For this week’s schedule please click here.
Johnny and Patrick were at a Pax Christi meeting in Pennsylvania most of the week, but the rest of us kept the home-fire burning, the garden watered and weeded, and the meals coming. A big thank you to the Servants of Christ for their delicious Pasta Fagioli and to the DEI fraternity for their help in the kitchen during Sunday’s cafe.
Many of you have read about the recent changes at St. Francis House, our city’s homeless shelter, in response to complaints about the growing number being served lunch. Some of our thoughts and experience are related in Kelli’s letter to the Sun which appeared last Sunday.
This week is, and there will be a few changes to our regular schedule.
Blue House Pants: ; New pants out of old things – “locally sewn;” If you’ve got some sewing experience, come help us churn out a few more pairs in anticipation of selling them at an upcoming diocesan conference.
NO THURSDAY ROUNDTABLE – It’s
Way of the Cross: Friday, 12 noon – 2pm: This is an ancient tradition of the church. Meet at the House, and then join us as we make our way through downtown Gainesville and reflect on how Christ continues to be crucified among us in the poor and marginalized in our community.
Gainesville Catholic Worker
I have always looked forward to the first cold snap each fall. It usually comes in November and clears the air, zaps the mosquitos and dries up the mold and mildew. Living at Jubilee House makes me feel a little guilty about that. While the extreme heat of late summer can put one in a bad mood, cold hurts. There were a lot of hurting people out there this week.
We are so grateful to those of you who answered our call for blankets and coats. We were able to stock up on both giveaway blankets and house blankets we use for cold night shelter. We didn’t have to turn anyone away for lack of blankets.
We have had a number of people staying over the last few nights and anticipate still another night of offering shelter. It’s so good to be able to serve the basic needs of people who knock on the door. On Tuesday night, during scripture study, the doorbell rang several times. One person asked if this was “the blue house” (the name most folks on the street know us by), and when I answered in the affirmative, the man – dressed in short sleeves – said he had heard from some folks downtown that we might have something warm for him to eat. I was glad we had some leftover soup that night, and especially glad to be able to offer him a jacket and some socks. It seems like a small, basic thing, but it means so much to a person who is cold and alone and a little worried about knocking at a stranger’s door to ask for help. Thank you so much for helping us do this.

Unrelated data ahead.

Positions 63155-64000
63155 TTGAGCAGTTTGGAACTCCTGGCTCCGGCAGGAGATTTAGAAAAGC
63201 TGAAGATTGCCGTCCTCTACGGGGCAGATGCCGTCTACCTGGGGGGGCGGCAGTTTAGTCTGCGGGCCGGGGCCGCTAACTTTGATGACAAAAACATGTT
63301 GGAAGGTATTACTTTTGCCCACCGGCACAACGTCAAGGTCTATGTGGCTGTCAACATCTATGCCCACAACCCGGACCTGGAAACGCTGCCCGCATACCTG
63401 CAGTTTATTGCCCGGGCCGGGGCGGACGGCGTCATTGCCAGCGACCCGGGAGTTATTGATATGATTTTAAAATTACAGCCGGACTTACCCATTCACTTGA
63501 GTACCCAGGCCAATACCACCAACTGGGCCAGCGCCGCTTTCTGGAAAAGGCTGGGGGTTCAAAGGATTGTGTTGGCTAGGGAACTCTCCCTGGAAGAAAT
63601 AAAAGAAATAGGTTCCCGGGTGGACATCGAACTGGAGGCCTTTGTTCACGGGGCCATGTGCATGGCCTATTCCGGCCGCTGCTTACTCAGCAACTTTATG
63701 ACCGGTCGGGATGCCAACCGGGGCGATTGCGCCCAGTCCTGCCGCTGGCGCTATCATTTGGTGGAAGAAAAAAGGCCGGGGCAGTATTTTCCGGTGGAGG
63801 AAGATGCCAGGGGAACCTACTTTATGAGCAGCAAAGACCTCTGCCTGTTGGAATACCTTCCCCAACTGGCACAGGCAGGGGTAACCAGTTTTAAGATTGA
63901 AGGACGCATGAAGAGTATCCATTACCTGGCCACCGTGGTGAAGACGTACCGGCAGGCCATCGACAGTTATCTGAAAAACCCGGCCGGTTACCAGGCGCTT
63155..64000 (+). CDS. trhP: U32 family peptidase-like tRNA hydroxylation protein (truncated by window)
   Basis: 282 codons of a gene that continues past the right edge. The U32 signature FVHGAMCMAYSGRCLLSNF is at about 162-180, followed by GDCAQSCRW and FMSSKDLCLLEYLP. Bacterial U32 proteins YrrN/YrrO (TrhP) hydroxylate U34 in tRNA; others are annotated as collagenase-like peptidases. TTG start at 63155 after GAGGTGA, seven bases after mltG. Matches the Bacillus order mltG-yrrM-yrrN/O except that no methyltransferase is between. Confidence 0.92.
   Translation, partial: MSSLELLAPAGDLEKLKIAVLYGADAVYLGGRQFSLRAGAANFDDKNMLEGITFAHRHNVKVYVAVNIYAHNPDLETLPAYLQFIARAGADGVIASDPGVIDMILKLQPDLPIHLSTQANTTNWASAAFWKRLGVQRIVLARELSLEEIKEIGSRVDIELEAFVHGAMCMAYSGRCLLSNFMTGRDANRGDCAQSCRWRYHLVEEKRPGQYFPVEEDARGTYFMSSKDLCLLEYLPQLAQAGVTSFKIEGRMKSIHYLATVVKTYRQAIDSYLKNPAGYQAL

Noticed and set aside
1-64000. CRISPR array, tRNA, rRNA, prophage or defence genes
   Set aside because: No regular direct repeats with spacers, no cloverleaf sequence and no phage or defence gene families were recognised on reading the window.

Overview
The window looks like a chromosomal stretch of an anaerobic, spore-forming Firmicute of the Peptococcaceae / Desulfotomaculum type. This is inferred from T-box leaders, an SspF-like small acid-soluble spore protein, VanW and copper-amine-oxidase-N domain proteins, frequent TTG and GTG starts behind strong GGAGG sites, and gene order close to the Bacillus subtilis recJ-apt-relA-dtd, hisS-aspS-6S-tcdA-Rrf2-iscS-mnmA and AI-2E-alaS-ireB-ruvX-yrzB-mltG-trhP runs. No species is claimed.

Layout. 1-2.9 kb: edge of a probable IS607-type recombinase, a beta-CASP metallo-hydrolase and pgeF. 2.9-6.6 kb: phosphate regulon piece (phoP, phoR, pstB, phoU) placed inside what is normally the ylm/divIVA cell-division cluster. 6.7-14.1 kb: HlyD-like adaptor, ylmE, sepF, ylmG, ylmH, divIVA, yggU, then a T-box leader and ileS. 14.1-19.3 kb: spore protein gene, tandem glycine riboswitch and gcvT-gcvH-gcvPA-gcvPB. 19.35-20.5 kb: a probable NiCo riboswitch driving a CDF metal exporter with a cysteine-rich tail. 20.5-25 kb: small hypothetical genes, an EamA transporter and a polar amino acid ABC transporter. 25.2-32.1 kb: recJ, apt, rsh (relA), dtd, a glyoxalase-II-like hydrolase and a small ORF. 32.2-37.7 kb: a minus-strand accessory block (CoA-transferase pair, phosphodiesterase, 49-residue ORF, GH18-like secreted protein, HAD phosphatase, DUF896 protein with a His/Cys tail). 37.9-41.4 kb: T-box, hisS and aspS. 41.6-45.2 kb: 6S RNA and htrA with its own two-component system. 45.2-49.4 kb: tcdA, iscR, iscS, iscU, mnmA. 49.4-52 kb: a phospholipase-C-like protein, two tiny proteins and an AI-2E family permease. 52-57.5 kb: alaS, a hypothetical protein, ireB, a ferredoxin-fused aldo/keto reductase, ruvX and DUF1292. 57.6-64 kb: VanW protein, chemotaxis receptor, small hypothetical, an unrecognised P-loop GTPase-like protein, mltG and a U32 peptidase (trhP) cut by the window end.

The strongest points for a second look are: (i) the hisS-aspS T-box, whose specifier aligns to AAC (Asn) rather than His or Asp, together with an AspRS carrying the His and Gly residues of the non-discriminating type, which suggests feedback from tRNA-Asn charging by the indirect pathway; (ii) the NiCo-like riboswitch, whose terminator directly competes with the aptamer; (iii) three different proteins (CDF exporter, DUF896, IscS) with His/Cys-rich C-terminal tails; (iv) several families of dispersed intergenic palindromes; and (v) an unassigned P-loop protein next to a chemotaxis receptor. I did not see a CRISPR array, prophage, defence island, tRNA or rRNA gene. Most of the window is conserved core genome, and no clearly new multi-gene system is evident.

HOUSE NEWS: Tonight’s City Commision Meeting and Rally for Homeless Rights – a Message from Jim Wright
Alachua County Coalition for the Homeless and Hungry, Inc.
Disturbing, but that was the understanding we came away with after last Thursday’s roundtable discussion led by Joe Jackson. Joe is a professor at the UF Law School and regularly offers his services to homeless folks as well as to those who try to help them.
Joe gave an overview of his understanding of poverty and homelessness and how it has changed over time as he has gotten to know people dealing with these issues. His growing understanding of homelessness and his friendship with homeless people led him to become involved first with the committee tasked with finding a location for a “safe space” shelter (none was ever found that met with community approval) and later with the HOME Van (Homeless Outreach Mobile Effort). Most recently he helped bring a suit against the city for discrimination when it tried to close down the “Fire of God” church based on its membership – primarily poor folks. He is currently involved with a series of city commission meetings where the commission is being asked to restrict churches from serving the “needy.”
Megan, a UF student, brought up the question of how we define the needy. Are poor students on financial aid needy? Or is it the way people dress? Where they live? And this seems to point to the concern behind the concerns. What is the real problem with serving a meal to a hungry person – or to many hungry people if there are a lot out there? Or with offering shelter to someone who has no place to sleep or come out of the rain or cold?
Downtown business people and homeowners associations carry a lot of clout with the commission. But however they dress it up, the main concern is neither with a church’s ability to adequately care for needy people nor with public safety of downtown shoppers and nightclub frequenters or families living near neighborhood churches. Churches and religious groups have done a good job of stepping up and filling in when the city started restricting services at St. Francis House – our city’s homeless shelter. And there are laws on the books to protect people and property from individuals who are disruptive, dishonest, or dangerous. The fact that downtown bars that encourage irresponsible drinking and the dangers (and annoyances) that accompany it – drunk driving, brawls, public urination, littering, and other irresponsible and harmful behaviors — operate with little interference from the city, lays the lie to the public safety concern of many of the people who are complaining the loudest about churches.
The bottom line seems to be… the bottom line. Business owners are concerned about the down and out detracting from downtown’s ambience, and homeowners are worried about property values. It’s money.